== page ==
Rapid loss of forest lands inviting danger
THE government's lack of initiative to conserve existing forest land is making wildlife vulnerable. Influential persons operating under the protection of the government are felling trees and destroying forest to advance their business interest, for which the country may face big danger in near future. In the previous years, destruction of natural and reserved forests was on the peak while the government's reforestation projects miserably failed. All this resulted in further loss of wildlife habitats making their life unsafe. The highest loss occurred in Chattagram hill forests and in the Madhupur Range's Sal forest as the reserved forests were not demarcated the reserved forests. We see the government is not having enough interest in extension work of forest amidst rapid urbanization, habitation and commercial agriculture that resulted in losing habitat for wildlife. Environmentalists have attached greater priority to homestead forestation of Gamari, Mehaguni, Jarul, Jaam and other native species to meet the growing demand for wood and other forest resources. Plantation of fast-harvesting exotic species that threaten natural forests should not be entertained.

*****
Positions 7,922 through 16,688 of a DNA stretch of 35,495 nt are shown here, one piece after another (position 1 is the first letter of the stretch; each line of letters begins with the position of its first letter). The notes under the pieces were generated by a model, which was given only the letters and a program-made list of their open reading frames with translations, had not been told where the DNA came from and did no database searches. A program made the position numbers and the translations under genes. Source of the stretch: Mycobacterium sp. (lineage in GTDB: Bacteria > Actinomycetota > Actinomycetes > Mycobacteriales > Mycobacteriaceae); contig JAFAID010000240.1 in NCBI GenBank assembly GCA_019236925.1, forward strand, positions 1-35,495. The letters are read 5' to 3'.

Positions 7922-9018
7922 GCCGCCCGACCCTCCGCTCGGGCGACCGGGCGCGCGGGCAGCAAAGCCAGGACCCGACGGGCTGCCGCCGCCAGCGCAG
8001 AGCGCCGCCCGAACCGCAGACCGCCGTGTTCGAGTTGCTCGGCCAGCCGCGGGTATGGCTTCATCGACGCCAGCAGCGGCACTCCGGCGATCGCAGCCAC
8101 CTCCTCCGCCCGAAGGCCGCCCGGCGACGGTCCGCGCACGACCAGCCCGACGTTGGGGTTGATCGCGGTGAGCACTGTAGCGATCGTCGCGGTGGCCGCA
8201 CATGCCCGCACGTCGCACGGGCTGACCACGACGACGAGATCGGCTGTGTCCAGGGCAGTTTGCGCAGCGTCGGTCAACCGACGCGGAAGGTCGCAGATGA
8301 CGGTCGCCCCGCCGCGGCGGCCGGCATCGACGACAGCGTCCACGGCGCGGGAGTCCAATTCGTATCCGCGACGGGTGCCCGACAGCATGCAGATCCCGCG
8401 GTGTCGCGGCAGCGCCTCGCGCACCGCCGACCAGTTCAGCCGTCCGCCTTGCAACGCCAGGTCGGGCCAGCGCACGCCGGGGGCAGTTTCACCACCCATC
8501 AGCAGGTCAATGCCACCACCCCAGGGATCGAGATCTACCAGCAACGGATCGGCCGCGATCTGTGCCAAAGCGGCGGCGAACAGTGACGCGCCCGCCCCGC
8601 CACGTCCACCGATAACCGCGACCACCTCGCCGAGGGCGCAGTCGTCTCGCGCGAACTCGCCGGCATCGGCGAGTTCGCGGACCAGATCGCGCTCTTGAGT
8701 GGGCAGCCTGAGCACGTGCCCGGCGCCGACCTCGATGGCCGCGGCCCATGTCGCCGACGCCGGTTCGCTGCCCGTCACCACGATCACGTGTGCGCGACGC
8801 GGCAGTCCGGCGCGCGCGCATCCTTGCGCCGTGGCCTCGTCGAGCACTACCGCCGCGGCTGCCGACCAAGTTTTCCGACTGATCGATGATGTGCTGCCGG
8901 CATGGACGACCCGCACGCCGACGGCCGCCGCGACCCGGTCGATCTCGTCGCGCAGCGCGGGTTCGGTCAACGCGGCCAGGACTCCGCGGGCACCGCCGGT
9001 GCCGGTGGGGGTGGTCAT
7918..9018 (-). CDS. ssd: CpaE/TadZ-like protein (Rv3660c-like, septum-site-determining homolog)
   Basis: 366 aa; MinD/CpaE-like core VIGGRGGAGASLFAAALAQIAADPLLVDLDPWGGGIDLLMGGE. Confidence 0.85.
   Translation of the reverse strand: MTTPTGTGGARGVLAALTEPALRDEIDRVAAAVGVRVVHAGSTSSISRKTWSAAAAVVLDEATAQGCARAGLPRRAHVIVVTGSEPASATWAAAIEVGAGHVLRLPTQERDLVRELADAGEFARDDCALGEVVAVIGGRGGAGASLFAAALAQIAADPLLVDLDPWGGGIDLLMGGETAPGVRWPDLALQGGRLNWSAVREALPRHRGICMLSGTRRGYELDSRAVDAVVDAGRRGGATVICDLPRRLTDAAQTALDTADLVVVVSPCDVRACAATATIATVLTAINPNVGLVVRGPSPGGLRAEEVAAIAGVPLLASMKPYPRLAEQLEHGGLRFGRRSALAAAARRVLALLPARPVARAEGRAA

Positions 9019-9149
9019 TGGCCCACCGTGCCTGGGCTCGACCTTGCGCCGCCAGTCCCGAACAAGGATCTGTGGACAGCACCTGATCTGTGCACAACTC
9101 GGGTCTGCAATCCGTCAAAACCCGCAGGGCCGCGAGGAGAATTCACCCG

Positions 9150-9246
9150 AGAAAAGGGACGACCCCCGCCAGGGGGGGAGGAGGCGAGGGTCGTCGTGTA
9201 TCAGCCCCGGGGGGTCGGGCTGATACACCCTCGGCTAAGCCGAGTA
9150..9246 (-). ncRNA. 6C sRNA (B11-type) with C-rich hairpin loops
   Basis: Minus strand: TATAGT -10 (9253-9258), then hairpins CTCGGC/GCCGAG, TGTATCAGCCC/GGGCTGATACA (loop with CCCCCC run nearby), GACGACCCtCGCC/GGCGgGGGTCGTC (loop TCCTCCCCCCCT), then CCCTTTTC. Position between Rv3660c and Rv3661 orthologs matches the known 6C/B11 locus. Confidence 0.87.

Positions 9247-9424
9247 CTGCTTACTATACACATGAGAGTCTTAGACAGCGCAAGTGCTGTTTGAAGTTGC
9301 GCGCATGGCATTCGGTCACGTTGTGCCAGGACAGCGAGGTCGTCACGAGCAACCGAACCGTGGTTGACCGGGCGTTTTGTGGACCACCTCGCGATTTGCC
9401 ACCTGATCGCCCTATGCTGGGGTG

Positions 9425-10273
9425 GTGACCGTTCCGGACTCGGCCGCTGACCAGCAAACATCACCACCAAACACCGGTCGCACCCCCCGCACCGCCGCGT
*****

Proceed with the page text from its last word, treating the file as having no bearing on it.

Though the country had aforestation projects at many places, its primary forest coverage decreased from 3.68 million acres in 1990 to 3.53 million acres in 2015. World Bank funded project for 'Strengthening Regional Cooperation for Wildlife Protection' virtually flopped due to failure to implement the major components of the Tk 256 crore project. The buildings for housing Wildlife Rescue and Rehabilitation Centres built in Rajshahi, Khulna and Sylhet under the project now stare at passersby as hollow monuments. The same fate afflicts the building for housing a Wildlife Centre at Gazipur as well as a Forensic Lab and a Wildlife Crime Control Unit in the capital. The project automatically wound up due to the government failure to regularize the jobs of trained personnel as contract with the World Bank required.
We must say any future conservation initiative would require involvement of local communities for sustainability where government's lack of interest is not acceptable.